There is no recession in luxury with Dior, Mercedes sales booming
The jump in sales reported by LVMH, owner of Louis Vuitton and Christian Dior, suggests that at least one segment of the economy remains sheltered from the crises besetting retailers – luxury goods.
The gyration of markets, soaring inflation and growing economic gloom have proved no impediment to demand among the well-heeled for handbags, watches, jewelry and cars. This can be seen in the 22% jump in LVMH’s fashion and leather goods sales last quarter.
“The relief of coming out of the pandemic alive has overshadowed any bad news, as consumers may adopt a ‘carpe diem’ attitude,” Bernstein analyst Luca Solca said in a note to clients. “Nobody wants to be the richest person in the graveyard.”
The attitude has caused queues to build up outside Christian Dior and Chanel boutiques in Paris, Berlin and London, in scenes reminiscent of the pre-pandemic era when Chinese tourists took advantage of lower prices in Europe. Only now, with Chinese shoppers still largely absent due to their country’s Covid policy, it’s Americans with strong dollars and Europeans doing the shopping.
The lingering appetite for sought-after brands among the affluent transcended expensive handbags and trinkets and helped boost Mercedes-Benz AG car sales by more than a fifth last quarter. Porsche’s IPO benefited from the luxury cachet of the brand, whose market value exceeded that of its parent company, Volkswagen AG, after listing. Sales of other cars fell.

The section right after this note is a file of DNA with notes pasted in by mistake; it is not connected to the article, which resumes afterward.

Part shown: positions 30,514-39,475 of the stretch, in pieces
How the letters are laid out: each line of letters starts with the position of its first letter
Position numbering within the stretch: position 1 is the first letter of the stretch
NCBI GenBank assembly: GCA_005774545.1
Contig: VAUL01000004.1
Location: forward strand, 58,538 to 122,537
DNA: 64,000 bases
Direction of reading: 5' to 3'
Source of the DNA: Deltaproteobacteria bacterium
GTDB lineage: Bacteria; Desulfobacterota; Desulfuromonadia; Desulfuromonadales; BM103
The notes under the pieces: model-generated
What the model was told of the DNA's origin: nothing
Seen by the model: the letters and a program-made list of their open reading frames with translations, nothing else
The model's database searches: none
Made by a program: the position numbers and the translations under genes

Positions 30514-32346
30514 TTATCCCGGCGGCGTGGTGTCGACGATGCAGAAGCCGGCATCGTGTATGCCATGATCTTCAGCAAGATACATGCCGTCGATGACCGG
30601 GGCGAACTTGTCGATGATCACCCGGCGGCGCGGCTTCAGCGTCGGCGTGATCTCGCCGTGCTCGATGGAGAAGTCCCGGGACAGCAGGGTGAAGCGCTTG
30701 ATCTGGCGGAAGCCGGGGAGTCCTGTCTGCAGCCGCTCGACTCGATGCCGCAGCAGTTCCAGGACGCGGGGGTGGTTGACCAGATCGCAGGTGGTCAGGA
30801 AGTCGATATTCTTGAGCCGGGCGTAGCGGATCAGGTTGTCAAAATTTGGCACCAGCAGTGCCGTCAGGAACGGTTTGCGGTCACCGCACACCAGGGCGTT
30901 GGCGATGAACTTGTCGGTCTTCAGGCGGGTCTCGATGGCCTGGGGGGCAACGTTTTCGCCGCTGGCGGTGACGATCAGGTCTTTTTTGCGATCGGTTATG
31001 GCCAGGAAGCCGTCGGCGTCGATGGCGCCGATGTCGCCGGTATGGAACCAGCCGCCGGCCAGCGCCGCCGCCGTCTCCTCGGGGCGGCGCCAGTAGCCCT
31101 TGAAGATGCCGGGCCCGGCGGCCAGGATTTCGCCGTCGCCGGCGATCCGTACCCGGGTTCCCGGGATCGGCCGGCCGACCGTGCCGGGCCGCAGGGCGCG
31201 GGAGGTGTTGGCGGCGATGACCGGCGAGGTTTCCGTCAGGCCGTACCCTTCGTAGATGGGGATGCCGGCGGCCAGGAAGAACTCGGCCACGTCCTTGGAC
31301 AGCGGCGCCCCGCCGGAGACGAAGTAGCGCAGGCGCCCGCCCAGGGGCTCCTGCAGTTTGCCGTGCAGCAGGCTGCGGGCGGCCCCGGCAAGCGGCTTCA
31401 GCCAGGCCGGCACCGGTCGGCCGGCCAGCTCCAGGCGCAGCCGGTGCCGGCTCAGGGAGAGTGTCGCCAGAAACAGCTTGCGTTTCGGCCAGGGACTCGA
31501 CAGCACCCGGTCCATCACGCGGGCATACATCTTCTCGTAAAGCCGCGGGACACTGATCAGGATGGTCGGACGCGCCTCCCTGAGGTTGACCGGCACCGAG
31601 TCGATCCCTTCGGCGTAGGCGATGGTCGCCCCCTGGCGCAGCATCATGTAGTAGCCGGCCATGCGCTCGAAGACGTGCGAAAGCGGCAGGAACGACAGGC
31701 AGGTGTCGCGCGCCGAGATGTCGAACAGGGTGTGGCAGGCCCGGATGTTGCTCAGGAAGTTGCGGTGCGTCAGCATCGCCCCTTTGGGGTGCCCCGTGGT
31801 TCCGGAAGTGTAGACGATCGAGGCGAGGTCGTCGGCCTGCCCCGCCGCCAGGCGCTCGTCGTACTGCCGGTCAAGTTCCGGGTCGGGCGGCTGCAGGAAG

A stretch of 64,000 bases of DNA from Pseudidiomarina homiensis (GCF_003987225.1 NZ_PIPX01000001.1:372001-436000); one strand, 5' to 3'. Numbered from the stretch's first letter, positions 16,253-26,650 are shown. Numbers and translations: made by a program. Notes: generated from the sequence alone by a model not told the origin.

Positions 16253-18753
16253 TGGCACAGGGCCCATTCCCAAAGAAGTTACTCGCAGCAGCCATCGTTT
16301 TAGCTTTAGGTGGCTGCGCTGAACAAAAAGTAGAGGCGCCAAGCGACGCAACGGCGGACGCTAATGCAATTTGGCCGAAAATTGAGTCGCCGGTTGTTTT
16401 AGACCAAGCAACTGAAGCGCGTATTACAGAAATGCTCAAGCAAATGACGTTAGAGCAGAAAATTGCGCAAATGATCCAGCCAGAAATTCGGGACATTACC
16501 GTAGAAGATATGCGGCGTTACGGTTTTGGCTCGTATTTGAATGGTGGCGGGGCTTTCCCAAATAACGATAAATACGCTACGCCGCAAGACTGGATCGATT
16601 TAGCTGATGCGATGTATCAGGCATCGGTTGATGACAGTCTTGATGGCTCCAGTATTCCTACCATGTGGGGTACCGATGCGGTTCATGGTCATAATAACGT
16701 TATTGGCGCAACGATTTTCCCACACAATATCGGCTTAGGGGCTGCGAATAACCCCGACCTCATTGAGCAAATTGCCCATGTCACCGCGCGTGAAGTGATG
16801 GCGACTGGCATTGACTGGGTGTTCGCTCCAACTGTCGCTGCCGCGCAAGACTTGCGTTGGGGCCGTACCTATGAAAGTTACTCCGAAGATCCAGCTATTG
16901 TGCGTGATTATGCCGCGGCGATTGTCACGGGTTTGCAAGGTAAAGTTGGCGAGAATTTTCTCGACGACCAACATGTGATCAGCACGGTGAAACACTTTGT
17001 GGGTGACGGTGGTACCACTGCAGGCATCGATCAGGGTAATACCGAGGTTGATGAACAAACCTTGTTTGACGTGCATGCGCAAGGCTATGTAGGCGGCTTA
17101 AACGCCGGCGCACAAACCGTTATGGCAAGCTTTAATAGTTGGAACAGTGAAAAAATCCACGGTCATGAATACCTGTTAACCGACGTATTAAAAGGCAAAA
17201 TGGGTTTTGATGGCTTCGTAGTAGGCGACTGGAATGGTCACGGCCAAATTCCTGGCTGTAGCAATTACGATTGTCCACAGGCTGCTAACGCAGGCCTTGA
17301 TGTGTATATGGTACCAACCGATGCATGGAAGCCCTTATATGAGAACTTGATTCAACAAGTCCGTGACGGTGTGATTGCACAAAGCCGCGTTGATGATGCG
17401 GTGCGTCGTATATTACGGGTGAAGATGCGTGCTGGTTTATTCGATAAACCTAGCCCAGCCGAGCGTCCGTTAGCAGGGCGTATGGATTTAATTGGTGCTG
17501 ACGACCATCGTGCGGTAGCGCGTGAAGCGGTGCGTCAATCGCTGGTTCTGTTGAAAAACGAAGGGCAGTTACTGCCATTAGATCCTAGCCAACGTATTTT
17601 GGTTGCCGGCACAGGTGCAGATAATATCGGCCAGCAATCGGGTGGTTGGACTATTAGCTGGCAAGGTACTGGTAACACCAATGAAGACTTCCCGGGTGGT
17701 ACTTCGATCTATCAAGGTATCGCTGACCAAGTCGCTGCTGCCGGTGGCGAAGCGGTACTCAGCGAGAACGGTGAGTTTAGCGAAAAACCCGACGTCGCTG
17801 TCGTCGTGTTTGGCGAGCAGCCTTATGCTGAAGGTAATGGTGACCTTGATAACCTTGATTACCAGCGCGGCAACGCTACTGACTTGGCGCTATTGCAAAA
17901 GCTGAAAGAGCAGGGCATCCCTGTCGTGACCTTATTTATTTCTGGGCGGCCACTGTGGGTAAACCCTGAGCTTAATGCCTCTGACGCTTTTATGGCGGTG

Jean-Jacques Guiony, chief financial officer of LVMH, told analysts that in past recessions, luxury customers have tended to react more to stock market shocks than to slowing economic growth. Unlike mass retailers, LVMH has the ability to pass on cost increases to its affluent customers, he said.
Meanwhile, the spending spree continues. Sotheby’s sold its most expensive handbag, a crocodile-skin Hermes Kelly, at auction in Paris late last month for 352,800 euros ($341,862). (The all-time record is still held by Christie’s.) There will be another opportunity to test the appetite of the wealthy when Sotheby’s holds another luxury bag auction – which ends on Thursday – in Hong Kong.
The question now is how long this conspicuous consumption can last. Flavio Cereda, an analyst at Jefferies, said that while LVMH’s results were positive, there was still uncertainty about the trajectory ahead.
“This is another beat from the post-pandemic winner,” he wrote in a note to clients. But it’s still unclear “if we’re seeing a final hurrah,” he added.
-With the help of Benedikt Kammel.